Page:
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ME investors' share in hedge funds to hit $194b


Date: Wednesday, April 22, 2009
Author: TradeArebia News Service

The Middle East investors’ share of hedge fund assets is set to rise almost 30 per cent to $194 billion by the end of 2013, according to a new global study by Bank of New York Mellon/Casey Quirk.

The study entitled 'The Hedge Fund of Tomorrow: Building an Enduring Firm,' also highlighted the role of oil prices and high net worth investors in the continued growth in hedge fund investment across the Middle East region.

The Middle East has not been a major source of outflows over 2008-2009, accounting for less than 3 per cent of total global outflows, said the study based on interviews with over 150 institutional investors, consultants, hedge funds and experts around the world.

The future flows will come primarily from high-net-worth segments. The majority of flows for 2010-2013 from the Middle East will come from high-net-worth (HNW) investors, primarily family offices.

Redemptions were concentrated in the high-net-worth segments, both family offices and bank platforms, it added.

With in four years, the Middle East investors will account for about 7.5 per cent of total global hedge fund assets, the study pointed out.

However, the The Bank of New York Mellon cautioned that both institutional and individual investors in the Middle East were highly susceptible to oil prices, and therefore future hedge fund investments could vary widely.

The study estimated substantially different outcomes in “Bull” and “Bear” scenarios. 'The total 2013 hedge fund assets in our “Bull” scenario are more than 65 per cent larger than under the “Bear” scenario.'

In aggregate, the Middle East has preferred to invest directly rather than by using funds of hedge funds. The concentration of institutional assets among a few large sovereign funds, and HNW assets among a select group of large family offices, facilitates direct investments, the study said.

Looking at the global picture, hedge fund assets will bottom out at roughly $1 trillion in 2009, after which capital appreciation and $800 billion in net inflows over the next four years will push global levels to $2.6 trillion by 2013, the study stated.

It found that institutions remain firmly committed to hedge fund investing, with institutional investors comprising less than 20 per cent of hedge fund redemptions in 2008-2009.

The global HNW investors could account for as much as 60 per cent of new net flows for the period 2010-2013, although their return to hedge fund strategies will rely on capital market conditions and hedge fund performance, it said.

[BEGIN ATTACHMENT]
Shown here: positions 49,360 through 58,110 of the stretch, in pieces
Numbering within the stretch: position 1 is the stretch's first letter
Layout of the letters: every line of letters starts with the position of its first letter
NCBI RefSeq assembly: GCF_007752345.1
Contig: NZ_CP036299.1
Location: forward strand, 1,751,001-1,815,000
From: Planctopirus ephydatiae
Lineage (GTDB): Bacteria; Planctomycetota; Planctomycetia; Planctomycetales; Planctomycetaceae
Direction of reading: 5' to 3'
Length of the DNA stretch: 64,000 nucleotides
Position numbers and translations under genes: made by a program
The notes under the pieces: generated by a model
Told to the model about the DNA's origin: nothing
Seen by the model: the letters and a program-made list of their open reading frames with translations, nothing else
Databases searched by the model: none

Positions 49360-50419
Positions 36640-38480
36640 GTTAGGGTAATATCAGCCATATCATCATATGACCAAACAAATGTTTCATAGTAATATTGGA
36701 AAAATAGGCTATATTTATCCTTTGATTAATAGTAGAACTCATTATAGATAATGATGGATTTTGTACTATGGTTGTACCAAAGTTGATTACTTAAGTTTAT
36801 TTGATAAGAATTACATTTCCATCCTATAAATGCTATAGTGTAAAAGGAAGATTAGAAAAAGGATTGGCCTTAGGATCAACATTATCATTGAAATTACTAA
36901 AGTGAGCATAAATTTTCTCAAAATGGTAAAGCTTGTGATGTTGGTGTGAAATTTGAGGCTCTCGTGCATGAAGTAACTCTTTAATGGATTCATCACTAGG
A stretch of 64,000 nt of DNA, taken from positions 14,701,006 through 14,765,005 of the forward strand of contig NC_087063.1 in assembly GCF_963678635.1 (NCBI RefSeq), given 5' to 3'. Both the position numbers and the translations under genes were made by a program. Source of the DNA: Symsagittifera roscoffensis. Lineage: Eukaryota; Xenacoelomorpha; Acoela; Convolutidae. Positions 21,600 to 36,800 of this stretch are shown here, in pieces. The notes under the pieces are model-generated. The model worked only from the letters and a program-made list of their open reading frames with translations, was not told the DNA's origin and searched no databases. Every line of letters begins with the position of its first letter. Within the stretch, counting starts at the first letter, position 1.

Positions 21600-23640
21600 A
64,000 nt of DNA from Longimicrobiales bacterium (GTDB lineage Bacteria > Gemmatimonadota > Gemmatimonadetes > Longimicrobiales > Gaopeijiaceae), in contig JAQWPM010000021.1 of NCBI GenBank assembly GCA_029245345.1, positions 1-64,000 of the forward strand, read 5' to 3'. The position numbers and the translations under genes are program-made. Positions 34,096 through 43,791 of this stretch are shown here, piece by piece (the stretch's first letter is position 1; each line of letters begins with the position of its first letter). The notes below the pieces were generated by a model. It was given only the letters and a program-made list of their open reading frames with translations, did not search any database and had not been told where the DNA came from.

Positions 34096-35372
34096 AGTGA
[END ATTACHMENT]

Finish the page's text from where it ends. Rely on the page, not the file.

According to the study, the hedge fund industry is facing a “transformational crisis” and must address key shortcomings in its business and operating models.

As a result, hedge funds will rely more on third parties for a growing range of administrative support. Fund administrators will play a greater role in hedge funds’ operations, which will require stronger integration of hedge fund servicing activity with traditional custody and cash platforms.

Hani Kablawi, head of Middle East & Africa at The Bank of New York Mellon, said: 'While we have produced two previous studies on this topic, this is the first time we have been able to include some sizeable Middle East institutional and high net worth investors among the respondents.'

'It is clear their perspective diverges materially from the wider consensus in key areas, and as such their contribution offers a valuable insight into the preferences, appetite for risk and investment criteria of hedge fund investors within our region,' he added.

David Aldrich, managing director, Alternative Investment Services at The Bank of New York Mellon, commented: “The events of 2008 have changed the old dynamic. Investor and regulatory demands for new levels of transparency mean the legacy operating model no longer works.'

'Hedge funds increasingly will turn to independent third parties for middle- and back-office functions such as portfolio accounting and reconciliation, custody of non-collateral assets, pricing and valuation, cash management, and counter-party risk-mitigation.  Allowing third parties to play a bigger role in their business will be a sign the hedge fund industry is maturing,” he observed.

Kevin Quirk, a partner with Casey Quirk, pointed out that enduring hedge fund management firms will more closely align their business models with investor needs for transparency and liquidity.

'This means new fee models and longer-term incentive structures. By striking better-designed balances, they will come to define the central value proposition of active asset management,” he remarked.-TradeArabia News Service